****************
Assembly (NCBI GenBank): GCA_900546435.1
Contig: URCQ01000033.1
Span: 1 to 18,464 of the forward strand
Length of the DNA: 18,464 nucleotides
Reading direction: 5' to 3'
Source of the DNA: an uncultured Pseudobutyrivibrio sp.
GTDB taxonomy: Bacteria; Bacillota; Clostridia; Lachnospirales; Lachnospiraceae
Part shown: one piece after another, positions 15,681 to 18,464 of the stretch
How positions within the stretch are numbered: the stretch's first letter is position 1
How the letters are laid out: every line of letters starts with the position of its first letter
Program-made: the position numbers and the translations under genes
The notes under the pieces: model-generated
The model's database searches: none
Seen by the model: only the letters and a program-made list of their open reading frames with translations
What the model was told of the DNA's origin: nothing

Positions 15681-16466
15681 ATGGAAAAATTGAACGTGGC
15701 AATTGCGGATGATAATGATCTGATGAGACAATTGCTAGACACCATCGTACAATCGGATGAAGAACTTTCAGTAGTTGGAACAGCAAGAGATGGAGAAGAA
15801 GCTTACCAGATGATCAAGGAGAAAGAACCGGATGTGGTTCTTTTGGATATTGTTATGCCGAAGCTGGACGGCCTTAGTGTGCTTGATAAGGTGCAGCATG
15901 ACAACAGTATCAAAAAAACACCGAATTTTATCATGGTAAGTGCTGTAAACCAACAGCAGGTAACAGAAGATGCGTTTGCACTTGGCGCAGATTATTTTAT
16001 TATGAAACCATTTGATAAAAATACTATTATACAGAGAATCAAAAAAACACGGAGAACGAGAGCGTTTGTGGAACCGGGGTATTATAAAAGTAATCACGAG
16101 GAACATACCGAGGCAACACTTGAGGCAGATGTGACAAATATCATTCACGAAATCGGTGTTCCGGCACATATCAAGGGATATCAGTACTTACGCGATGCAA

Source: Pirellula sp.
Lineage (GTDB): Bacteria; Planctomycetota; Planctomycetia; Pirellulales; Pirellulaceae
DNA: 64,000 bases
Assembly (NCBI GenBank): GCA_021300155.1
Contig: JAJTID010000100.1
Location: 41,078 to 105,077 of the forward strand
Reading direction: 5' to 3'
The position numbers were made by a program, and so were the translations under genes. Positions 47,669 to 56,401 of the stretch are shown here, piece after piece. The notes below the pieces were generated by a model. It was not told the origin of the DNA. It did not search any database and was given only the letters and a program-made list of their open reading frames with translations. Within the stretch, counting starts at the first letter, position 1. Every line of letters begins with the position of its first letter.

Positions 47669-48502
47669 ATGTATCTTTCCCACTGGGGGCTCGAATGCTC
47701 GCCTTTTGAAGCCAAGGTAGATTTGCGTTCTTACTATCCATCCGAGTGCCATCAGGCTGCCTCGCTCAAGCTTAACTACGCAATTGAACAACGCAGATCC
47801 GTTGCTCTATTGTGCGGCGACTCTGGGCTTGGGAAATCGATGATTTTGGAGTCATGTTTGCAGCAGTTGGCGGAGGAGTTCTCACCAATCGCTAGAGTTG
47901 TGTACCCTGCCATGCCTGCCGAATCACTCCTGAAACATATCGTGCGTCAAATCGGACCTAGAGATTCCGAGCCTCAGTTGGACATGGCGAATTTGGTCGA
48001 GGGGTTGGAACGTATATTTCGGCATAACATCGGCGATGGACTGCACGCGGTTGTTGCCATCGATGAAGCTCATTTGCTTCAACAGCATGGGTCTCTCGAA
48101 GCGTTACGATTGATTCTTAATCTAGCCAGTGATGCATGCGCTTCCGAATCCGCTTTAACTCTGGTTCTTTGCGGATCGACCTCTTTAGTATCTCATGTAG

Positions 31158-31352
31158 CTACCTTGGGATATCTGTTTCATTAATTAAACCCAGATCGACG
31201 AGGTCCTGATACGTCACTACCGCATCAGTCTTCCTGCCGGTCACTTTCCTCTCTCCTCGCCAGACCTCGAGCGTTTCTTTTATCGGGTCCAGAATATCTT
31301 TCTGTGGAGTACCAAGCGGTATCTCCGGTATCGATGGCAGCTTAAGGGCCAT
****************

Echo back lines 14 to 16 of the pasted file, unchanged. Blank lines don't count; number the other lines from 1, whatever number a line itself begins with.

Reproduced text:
Seen by the model: only the letters and a program-made list of their open reading frames with translations
What the model was told of the DNA's origin: nothing

Positions 15681-16466